By Stephen Mulvey
EU reporter, BBC News, Brussels
Poland's President Kaczynski has been in the media spotlight
The action takes place behind closed doors, as hordes of journalists are surrounded by mountains of croissants but starved of information.
This is the reality of EU summits, a struggle for scraps of news that emerge from huddles of reporters surrounding a diplomat.
From the edge of the huddle the diplomat is invisible and usually inaudible - if you have one you dangle a furry microphone on a pole over the speaker's head.
The scraps of quotation gathered are then passed from one journalist to another - and sometimes they tell subtly different stories.
A Danish representative is quoted saying, "We have succeeded in saving the constitution almost completely intact."
But the message from the British prime minister's spokesman is that whatever comes out of the negotiations will be completely different from the constitution - this being guaranteed by Tony Blair's "red lines".
German Chancellor Angela Merkel was deliberately unexciting in her only press conference so far. There is no news, she said, but thank you for coming.
"Why are we kept in the dark?" asked one journalist. "Why can't we attend the negotiations?"
Mrs Merkel replied that they had taken place over dinner, and people rarely invited the media to watch them eat.
"For a dinner we have given you a great deal of transparency," she added with a smile.
So it took a while for the news to leak out that Polish President Lech Kaczynski had begun his dinner speech by stating that Poland had not lost World War II.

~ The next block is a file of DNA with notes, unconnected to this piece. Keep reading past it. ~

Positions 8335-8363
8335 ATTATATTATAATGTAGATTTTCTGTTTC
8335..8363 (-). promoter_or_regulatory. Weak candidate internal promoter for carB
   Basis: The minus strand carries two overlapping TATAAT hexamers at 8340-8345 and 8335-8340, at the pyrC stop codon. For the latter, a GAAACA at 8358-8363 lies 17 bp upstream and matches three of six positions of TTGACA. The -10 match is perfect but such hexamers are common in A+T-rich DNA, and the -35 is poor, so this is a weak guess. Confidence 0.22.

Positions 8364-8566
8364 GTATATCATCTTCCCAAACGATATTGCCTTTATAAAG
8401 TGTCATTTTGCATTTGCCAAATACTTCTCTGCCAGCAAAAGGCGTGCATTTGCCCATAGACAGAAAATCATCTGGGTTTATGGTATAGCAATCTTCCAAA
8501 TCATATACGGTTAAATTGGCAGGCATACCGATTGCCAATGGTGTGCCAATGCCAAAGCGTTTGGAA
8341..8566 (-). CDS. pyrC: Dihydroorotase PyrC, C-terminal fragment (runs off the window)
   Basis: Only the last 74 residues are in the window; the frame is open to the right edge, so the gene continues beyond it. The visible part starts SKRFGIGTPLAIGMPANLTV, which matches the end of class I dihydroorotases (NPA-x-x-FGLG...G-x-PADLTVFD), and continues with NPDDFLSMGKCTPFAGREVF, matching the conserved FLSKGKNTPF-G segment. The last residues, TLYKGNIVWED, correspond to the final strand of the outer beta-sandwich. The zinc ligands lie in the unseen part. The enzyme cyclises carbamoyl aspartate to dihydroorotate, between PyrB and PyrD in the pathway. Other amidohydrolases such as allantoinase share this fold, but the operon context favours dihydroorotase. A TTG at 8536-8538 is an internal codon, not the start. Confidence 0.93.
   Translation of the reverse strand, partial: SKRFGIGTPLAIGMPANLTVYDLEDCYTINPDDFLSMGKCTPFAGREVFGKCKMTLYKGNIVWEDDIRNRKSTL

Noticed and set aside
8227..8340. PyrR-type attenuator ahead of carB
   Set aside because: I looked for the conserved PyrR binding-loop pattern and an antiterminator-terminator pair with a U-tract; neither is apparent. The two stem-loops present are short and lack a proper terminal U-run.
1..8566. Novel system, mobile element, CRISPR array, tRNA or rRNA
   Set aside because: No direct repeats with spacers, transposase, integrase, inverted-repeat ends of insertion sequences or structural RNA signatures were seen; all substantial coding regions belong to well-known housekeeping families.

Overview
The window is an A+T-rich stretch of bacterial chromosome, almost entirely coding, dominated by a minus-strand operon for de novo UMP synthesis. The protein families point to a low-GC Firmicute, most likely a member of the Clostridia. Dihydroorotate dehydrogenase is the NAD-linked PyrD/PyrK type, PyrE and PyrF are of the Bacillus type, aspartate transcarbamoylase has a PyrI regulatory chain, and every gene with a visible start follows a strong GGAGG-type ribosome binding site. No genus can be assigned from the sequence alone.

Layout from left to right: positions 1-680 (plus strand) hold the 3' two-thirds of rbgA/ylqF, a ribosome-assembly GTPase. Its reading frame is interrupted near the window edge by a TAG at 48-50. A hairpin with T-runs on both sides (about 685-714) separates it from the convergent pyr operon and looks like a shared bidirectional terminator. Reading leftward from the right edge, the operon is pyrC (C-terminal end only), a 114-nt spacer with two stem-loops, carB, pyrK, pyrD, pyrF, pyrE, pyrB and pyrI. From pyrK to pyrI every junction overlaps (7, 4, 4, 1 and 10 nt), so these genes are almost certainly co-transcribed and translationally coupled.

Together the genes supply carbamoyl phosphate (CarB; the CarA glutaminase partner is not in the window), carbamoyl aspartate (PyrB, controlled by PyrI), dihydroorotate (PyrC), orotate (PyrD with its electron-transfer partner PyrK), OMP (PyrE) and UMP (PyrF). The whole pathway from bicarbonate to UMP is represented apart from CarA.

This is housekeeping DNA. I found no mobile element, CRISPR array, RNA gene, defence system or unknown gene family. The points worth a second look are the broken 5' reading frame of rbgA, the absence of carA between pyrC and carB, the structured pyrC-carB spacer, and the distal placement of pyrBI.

Mrs Merkel aside, spinning appears to be the politicians' key preoccupation.
French President Nicolas Sarkozy persuaded the German EU presidency to remove wording about free and undistorted competition from the opening paragraphs of the constitution, in its next sketch of a treaty to replace it.
Similar wording will remain 13 times elsewhere in the text, British and German lawyers point out, so it makes no legal difference.
But it makes a big difference to Mr Sarkozy, who is keen to tell French voters that the new treaty will be less slanted towards free markets than its predecessor.
The UK's game is the opposite. It is focusing on sending the message to British voters that the treaty can be ratified without a referendum, and this is leading it to demand safeguards that some experts say are quite unnecessary.
The constitution was already hedged with British-inspired caveats, they say, ensuring that the Charter of Fundamental Rights (which formed Part II of the constitution) could not trigger challenges to British labour law.
Mr Sarkozy (centre) is having his summit debut as French leader
But Britain is now insisting that the charter must not be in the treaty at all, and must not be made legally binding by other means.
Poland, meanwhile, has to come out of the summit showing voters that it has won concessions on voting weights - especially since its leaders have bricked themselves into a corner by saying that death would be better than capitulation.
They have also said that capitulation would be "suicide", from which it follows that death would be better than suicide - which is probably true from a Catholic standpoint.
So what deal is being cooked up here?
You need to find the right huddle to get the answer.
Yes, again it's about moving one bit of text from one part of the constitution to another - or it could be, according to a diplomat who works for the Council of Ministers.
The obscure Ioannina compromise, it seems, could be moved into the body of the treaty itself, from its position as a declaration attached to the treaty.
Hopefully that will satisfy the voters back home in Warsaw.